Chris Fritzsching has one of the cooler jobs in football, one that many coaches across the country wouldn't mind holding.
Fritzsching is the director of youth football programs for the Detroit Lions. This summer, it's Fritzsching's job to travel across the state of Michigan holding youth football camps for boys and girls ages 6-14.
While many in the Lions' organization are benched due to the ongoing NFL labor dispute between the owners and players, Fritzsching still gets to take the field teaching the fundamentals of the game, though its with guys like former University of Michigan and Miami Dolphins wide receiver Ron Bellamy and former Lions linebacker Richard Jordan instead of current players like defensive tackle Ndamukong Suh or quarterback Matthew Stafford.
Still, the kids don't mind - especially those who got to go where Suh and Stafford couldn't on Tuesday when the camp was held on Ford Field.
"This is so much fun," said 12-year-old Jordan Higgs of West Bloomfield to Associated Press writer Larry Lage.
As I read the article and prepared to slot it onto the page of Wednesday's paper, I thought to myself, 'This does sound fun. I seem to remember the Lions would be holding a camp in the Upper Peninsula, too. "
Sure enough, my memory served me correctly when I read more into the story and saw St. Ignace on the list for Saturday and today.
My heart dropped knowing there was no money and little reason for anyone from the Mining Journal sports staff to visit St. Ignace to cover a Lions' youth camp, however.
Then, a smile was soon put back on my face by Fritzsching in the next paragraph, though my laughter wasn't because the Lions were venturing out to the Eastern U.P.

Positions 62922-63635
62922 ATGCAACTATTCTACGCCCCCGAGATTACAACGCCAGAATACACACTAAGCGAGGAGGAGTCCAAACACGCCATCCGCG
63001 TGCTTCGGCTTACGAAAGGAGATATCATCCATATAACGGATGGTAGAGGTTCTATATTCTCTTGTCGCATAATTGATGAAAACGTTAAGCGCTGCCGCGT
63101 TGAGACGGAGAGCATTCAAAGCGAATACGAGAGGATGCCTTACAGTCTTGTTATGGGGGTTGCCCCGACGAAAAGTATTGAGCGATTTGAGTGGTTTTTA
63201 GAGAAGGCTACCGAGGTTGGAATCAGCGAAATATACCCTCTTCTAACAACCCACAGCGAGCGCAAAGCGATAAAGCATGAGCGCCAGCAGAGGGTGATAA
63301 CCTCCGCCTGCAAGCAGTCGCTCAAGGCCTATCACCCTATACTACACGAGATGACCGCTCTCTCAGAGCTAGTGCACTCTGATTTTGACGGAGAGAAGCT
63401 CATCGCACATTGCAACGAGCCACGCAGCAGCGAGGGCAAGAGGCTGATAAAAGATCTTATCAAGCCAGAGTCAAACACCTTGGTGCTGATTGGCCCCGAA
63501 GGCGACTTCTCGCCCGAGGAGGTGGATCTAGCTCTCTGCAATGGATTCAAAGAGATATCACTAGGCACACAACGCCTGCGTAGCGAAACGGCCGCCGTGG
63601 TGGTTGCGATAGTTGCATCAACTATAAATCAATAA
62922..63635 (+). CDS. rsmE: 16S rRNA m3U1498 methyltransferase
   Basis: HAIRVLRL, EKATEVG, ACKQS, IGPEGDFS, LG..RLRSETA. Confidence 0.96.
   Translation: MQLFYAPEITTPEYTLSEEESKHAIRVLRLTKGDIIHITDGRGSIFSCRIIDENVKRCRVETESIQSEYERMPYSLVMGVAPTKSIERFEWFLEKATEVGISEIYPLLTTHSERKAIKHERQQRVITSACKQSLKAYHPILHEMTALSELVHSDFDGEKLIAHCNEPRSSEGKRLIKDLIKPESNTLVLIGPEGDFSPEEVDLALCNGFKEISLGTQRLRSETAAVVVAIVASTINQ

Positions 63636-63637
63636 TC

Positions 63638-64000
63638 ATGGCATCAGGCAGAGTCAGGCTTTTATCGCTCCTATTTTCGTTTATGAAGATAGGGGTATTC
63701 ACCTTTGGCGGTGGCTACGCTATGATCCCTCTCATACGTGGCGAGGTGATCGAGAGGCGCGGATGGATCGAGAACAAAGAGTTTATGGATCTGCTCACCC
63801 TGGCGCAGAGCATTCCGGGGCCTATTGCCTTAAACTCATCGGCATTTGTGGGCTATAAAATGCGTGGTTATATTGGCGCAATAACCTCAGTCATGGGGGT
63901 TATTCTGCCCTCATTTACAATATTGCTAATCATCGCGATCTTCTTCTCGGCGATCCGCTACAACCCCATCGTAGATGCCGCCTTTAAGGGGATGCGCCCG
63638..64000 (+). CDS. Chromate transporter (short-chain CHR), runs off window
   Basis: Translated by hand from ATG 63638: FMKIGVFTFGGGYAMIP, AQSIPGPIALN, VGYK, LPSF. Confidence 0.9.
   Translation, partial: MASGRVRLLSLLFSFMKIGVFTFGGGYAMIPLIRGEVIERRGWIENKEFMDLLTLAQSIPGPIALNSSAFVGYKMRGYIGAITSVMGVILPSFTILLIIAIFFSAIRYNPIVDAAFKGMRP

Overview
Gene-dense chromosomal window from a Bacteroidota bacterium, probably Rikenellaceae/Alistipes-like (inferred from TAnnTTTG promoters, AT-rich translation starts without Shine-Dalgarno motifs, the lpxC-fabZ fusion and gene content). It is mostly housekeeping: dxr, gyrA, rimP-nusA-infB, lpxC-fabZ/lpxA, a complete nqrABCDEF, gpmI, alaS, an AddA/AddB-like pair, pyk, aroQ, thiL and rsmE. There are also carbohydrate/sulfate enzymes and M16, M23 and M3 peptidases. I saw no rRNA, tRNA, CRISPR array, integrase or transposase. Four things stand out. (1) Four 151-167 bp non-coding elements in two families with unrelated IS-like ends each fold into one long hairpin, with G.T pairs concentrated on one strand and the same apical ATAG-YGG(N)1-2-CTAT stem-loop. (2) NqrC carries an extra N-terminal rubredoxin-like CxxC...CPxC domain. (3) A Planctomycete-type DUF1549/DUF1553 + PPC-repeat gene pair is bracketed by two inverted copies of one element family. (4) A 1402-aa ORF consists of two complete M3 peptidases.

"We want to teach them character traits of the game, such as goal-setting, accountability and passion," Fritzsching said to the AP. "And, we're going up to the U.P. to convert some Packers' and Bear's fans into Lions' fans."
Whoops. Mr. Fritzsching probably should have just stopped at "passion," because what he said after "And" was just plain stupid.
First off, I don't think the Lions have to worry about too many Bears' fans in the U.P. after Jay Cutler quit in the NFC Championship.
Second, if the Lions hope to win over Packers' fans in the U.P., they'll need to at least leave the shadow of the Mackinac Bridge. Those people are already Lions' fans.
It's the people in Marquette, Menominee, Iron Mountain, Kingsford and Houghton the Lions should be visiting if they hope to win over some new supporters.
The truth is, unless you're from downstate, its tough to connect with professional sports teams who are more than 400 miles away, especially when there's another team only within a throw of Super Bowl MVP Aaron Rodgers that is collecting bling.
It can be done, though, as the city's three other professional sports teams rule the U.P., despite teams in Milwaukee and even Minneapolis being much closer.
Winning does help the Red Wings', Tigers' and Pistons' cause, obviously. Even in Wisconsin, there isn't much love for the Brewers and Bucks, who have had as much success as the state's non-existent NHL team.
On the field, the Lions appear to be on the right track with their recent success in the NFL draft.
Detroit may even be the second best team in the NFC North right now and don't be surprised if they top the Packers in Detroit on Thanksgiving Day.
A Turkey Day victory over the reigning Super Bowl champions and a few winning seasons won't be enough, however.
The Lions need to show the rest of the U.P. - not just St. Ignace - that it matters to the franchise like the Packers showed this spring.
The estimated 5,200 fans that packed the Superior Dome for the Packers' Tailgate Tour should have been a wake-up call to the Lions' front office, but it obviously was not.
If the Lions hope to control their very own state like their professional counterparts, I advise they pay the rest of the U.P. a visit sometime.
Until then, we'll keep wearing green and gold and all that silver and blue can remain downstate.
Matt Wellens can be reached at 906-228-2500, ext. 252. His email address is firstname.lastname@example.org.